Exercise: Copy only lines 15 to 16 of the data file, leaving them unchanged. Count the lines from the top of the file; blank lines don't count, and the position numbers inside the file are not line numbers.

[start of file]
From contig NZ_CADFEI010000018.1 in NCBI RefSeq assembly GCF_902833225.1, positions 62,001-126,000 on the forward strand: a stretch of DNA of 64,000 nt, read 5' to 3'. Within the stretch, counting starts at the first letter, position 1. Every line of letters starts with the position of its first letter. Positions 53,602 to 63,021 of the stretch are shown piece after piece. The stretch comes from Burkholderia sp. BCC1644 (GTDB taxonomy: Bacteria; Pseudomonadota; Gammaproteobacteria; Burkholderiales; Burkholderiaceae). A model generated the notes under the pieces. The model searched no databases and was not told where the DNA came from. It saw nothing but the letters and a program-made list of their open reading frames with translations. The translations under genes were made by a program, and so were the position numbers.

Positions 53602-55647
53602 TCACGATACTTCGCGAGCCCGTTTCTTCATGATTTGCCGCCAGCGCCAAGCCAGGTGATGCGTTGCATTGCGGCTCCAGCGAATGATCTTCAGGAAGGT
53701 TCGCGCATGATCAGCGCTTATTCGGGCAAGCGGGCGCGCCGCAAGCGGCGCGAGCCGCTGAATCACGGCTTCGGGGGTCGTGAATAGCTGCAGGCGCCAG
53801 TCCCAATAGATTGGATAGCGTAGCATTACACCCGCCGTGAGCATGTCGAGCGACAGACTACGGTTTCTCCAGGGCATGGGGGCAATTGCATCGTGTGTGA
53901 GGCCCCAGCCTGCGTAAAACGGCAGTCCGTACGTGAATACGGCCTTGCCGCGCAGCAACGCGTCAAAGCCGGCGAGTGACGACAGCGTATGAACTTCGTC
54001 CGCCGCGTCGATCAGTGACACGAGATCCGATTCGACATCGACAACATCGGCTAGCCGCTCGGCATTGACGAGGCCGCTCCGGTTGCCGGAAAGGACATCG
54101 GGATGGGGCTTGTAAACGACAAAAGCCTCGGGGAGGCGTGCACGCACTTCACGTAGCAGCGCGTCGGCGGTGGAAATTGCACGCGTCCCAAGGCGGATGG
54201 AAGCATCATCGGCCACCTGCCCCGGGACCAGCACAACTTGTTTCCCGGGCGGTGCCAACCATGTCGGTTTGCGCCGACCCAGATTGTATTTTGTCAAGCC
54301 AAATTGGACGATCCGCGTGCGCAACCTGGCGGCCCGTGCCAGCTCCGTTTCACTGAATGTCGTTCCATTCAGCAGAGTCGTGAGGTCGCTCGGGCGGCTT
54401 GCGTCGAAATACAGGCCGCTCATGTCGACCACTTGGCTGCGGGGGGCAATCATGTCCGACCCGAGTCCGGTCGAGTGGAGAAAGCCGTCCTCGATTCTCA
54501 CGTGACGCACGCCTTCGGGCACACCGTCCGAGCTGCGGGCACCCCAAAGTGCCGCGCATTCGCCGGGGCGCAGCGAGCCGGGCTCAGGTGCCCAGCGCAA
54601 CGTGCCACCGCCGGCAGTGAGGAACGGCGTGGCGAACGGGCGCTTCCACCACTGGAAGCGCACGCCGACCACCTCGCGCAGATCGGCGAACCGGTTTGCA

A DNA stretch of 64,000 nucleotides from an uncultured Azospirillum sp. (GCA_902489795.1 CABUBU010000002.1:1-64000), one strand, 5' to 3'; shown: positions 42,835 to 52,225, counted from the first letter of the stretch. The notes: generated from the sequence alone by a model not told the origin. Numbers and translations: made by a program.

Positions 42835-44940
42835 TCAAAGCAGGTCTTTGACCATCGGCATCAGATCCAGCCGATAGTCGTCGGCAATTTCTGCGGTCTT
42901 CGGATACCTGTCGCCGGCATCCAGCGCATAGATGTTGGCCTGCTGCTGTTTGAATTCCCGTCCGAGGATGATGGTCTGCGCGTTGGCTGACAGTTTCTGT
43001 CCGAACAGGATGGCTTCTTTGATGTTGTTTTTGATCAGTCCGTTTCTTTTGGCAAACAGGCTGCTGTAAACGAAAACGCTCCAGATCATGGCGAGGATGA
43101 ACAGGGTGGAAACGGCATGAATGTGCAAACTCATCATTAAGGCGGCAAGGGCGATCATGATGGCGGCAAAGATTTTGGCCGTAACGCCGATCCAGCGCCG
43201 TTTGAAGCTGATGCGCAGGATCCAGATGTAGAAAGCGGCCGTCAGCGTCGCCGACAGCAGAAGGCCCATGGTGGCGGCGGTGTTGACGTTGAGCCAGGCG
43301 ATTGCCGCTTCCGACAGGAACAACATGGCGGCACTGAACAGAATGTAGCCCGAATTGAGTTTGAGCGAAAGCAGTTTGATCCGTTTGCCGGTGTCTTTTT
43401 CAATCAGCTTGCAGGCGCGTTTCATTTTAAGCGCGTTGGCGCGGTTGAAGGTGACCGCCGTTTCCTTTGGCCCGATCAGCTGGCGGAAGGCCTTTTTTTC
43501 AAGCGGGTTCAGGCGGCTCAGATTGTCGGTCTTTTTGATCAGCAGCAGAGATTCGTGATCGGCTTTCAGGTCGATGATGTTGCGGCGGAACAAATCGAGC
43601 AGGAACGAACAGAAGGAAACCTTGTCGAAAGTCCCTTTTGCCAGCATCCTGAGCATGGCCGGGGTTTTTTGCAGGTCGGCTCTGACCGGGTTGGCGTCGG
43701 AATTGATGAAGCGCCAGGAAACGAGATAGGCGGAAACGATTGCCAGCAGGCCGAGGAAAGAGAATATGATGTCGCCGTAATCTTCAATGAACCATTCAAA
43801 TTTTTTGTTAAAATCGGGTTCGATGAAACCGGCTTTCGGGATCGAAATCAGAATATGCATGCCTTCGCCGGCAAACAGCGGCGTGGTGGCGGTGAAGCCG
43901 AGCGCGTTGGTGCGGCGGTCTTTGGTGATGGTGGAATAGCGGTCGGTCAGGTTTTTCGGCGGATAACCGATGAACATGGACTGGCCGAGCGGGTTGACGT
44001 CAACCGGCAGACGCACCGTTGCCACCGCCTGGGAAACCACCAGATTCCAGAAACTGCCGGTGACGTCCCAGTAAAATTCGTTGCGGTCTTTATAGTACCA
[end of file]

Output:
Positions 42835-44940
42835 TCAAAGCAGGTCTTTGACCATCGGCATCAGATCCAGCCGATAGTCGTCGGCAATTTCTGCGGTCTT